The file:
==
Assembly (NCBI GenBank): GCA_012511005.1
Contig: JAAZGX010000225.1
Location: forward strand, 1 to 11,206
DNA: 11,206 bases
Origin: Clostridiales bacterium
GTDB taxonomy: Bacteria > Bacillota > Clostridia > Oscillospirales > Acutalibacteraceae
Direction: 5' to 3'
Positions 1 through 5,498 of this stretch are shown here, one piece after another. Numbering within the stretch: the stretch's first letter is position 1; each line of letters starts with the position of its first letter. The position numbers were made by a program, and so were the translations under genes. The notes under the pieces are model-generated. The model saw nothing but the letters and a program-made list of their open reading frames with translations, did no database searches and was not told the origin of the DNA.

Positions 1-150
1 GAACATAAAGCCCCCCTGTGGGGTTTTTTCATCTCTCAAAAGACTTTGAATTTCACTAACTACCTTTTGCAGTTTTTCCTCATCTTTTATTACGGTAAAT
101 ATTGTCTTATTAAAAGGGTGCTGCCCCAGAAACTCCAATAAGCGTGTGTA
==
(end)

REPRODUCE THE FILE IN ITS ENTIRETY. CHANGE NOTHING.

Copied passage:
Assembly (NCBI GenBank): GCA_012511005.1
Contig: JAAZGX010000225.1
Location: forward strand, 1 to 11,206
DNA: 11,206 bases
Origin: Clostridiales bacterium
GTDB taxonomy: Bacteria > Bacillota > Clostridia > Oscillospirales > Acutalibacteraceae
Direction: 5' to 3'
Positions 1 through 5,498 of this stretch are shown here, one piece after another. Numbering within the stretch: the stretch's first letter is position 1; each line of letters starts with the position of its first letter. The position numbers were made by a program, and so were the translations under genes. The notes under the pieces are model-generated. The model saw nothing but the letters and a program-made list of their open reading frames with translations, did no database searches and was not told the origin of the DNA.

Positions 1-150
1 GAACATAAAGCCCCCCTGTGGGGTTTTTTCATCTCTCAAAAGACTTTGAATTTCACTAACTACCTTTTGCAGTTTTTCCTCATCTTTTATTACGGTAAAT
101 ATTGTCTTATTAAAAGGGTGCTGCCCCAGAAACTCCAATAAGCGTGTGTA